Sinking beer bottles from 1886 used to create modern beer

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Bottles of beer recovered from a 133-year-old shipwreck were used to create a modern blonde beer.

The well-known "Deep Ascent" beer is an original idea from the Saint James Brewery Brewery in Holbrook, New York, and recently debuted at the New York State Brewers Association Craft Beer Festival in Albany.

"The yeast was recovered in our 1886 beer bottles. So cool! Explained the brewery on Facebook. "Be the first to try our creation very, very deep."

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Jamie Adams, owner of Saint James Brewery, created Deep Ascent from yeast. He was carefully cultivated from bottles of beer that he recovered in 2017 from the wreck of the Oregon SS, which sank off Fire Island in 1886.

Oregon is "a loved one and dear to Long Island divers," said Adams, a former Wall Street trader who began brewing and diving after September 11th. "It was the Titanic of its time, it was built as a luxury liner to transport people between New York and Europe."

The wreck is buried at 75% in sand, which moves after the storms to discover various parts of the ship. "In 2017, we discovered that the space around the first class dining room was accessible.That had not been the case for years," Adams said.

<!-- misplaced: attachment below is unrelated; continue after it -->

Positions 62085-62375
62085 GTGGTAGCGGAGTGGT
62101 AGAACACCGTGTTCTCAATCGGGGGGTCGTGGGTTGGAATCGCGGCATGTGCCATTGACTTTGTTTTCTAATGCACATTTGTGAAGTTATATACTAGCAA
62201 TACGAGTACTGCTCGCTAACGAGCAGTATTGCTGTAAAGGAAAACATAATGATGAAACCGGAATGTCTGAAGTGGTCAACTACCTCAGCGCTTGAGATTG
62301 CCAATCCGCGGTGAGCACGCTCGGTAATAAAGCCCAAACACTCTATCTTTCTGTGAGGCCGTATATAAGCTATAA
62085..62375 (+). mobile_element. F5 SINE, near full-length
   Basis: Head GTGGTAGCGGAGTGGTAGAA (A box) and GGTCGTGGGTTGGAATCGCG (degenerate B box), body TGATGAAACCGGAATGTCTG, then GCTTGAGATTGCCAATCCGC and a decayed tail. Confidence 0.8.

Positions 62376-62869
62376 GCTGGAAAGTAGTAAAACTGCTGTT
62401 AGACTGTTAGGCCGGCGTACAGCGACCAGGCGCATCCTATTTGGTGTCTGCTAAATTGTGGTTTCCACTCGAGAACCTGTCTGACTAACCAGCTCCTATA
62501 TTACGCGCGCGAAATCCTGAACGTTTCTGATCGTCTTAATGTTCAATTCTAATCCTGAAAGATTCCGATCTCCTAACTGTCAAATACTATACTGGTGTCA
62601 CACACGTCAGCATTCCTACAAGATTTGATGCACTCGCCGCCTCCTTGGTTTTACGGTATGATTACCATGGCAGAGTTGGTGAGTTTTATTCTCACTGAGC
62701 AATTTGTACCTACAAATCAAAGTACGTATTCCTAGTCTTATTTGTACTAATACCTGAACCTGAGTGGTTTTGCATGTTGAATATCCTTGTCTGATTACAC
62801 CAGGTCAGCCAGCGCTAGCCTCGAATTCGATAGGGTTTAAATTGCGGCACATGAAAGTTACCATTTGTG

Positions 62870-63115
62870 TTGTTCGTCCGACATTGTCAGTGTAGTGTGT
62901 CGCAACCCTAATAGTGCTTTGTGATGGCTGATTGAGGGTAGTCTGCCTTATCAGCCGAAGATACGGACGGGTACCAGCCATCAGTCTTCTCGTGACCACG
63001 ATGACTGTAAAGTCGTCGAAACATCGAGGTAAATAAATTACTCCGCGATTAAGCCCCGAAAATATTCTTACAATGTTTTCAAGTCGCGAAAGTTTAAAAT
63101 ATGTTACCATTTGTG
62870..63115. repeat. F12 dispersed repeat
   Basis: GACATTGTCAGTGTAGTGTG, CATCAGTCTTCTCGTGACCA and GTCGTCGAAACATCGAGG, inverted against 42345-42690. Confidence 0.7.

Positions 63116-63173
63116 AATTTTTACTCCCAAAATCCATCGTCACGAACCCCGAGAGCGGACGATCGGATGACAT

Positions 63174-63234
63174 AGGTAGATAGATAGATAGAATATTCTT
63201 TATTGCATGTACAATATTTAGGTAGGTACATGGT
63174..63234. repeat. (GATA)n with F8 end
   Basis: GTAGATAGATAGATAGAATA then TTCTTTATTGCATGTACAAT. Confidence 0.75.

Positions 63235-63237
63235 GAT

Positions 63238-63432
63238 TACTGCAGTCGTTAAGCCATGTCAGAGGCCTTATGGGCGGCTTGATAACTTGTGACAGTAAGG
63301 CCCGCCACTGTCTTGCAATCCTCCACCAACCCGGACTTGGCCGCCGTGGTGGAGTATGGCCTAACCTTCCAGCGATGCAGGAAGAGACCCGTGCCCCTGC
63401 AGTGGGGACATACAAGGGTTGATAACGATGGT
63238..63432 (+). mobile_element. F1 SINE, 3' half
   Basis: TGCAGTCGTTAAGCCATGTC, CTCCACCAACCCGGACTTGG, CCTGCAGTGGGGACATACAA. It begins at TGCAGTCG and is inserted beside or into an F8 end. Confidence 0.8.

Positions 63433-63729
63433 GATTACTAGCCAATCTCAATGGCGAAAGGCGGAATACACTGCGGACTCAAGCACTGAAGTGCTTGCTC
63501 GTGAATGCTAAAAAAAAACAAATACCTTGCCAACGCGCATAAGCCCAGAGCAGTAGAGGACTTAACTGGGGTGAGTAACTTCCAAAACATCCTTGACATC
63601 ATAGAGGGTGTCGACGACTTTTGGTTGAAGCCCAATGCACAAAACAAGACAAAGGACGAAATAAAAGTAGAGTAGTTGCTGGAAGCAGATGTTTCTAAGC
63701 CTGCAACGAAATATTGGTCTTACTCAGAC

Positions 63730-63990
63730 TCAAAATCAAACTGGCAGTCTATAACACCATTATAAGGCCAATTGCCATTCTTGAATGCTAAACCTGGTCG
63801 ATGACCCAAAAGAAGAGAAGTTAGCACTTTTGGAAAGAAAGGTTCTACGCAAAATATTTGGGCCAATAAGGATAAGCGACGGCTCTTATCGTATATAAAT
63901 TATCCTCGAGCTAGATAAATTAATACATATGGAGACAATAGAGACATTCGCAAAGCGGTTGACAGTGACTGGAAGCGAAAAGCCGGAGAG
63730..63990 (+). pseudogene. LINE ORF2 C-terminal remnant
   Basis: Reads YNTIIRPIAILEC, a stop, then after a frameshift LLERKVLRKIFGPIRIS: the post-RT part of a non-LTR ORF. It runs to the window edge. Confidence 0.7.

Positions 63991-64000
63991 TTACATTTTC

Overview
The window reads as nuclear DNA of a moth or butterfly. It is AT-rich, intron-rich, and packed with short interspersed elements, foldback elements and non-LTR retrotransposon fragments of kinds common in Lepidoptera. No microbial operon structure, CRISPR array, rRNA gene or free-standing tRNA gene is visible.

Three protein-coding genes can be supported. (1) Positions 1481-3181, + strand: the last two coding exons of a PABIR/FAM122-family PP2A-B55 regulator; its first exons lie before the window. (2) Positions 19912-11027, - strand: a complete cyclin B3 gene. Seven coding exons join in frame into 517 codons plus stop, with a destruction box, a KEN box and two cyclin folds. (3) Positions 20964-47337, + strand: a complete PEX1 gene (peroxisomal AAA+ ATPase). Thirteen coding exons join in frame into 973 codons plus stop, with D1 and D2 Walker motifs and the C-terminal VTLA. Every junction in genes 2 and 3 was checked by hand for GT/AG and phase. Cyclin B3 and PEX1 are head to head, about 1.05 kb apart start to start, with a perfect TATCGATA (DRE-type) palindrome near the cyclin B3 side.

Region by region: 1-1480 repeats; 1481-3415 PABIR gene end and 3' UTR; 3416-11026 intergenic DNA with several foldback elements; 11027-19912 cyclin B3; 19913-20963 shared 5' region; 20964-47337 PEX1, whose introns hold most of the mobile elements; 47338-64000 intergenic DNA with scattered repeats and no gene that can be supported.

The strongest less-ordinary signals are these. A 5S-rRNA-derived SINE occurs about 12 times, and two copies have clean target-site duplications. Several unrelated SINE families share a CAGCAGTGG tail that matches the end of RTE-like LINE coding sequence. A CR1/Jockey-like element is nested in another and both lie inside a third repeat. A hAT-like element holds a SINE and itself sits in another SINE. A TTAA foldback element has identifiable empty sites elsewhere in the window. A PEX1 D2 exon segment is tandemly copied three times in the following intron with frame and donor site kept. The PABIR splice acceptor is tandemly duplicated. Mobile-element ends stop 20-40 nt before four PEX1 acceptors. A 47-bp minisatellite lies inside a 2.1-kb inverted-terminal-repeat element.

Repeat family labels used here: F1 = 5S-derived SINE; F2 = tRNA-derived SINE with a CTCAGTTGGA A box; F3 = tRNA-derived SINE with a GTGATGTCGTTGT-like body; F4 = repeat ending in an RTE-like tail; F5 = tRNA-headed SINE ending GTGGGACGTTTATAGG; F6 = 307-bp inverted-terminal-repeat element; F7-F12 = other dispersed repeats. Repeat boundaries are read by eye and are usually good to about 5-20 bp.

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The beer of the sinking has sparked some controversy. Another brewer had planned to use the SS Oregon yeast.

"One of the divers that I had recruited to help me find these bottles with the intention of making beer had given one to this other brewer, without my knowledge," Adams said.

However, the problem was resolved amicably.

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Bill Felter, of Serious Brewing, told the Post-Standard Syracuse that he had scuttled his plans out of respect for his farm brewer. "I do not want to walk on their toes," he said.

Deep Ascent is not the first beer after a sinking. The Guardian reports that "in 2014, Belgian scientists have replenished a beer from a wreck of 1842 off the Finnish coast.

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The SS Oregon was a "greyhound" liner that had broken the transatlantic speed record in 1884, according to the shipwreckworld.com website. Navigating under the colors of Cunard, the liner was traveling from Liverpool, UK, to New York, when it collided with another ship and sank on March 14, 1886.

Associated Press contributed to this article.

Follow James Rogers on Twitter @jamesjrogers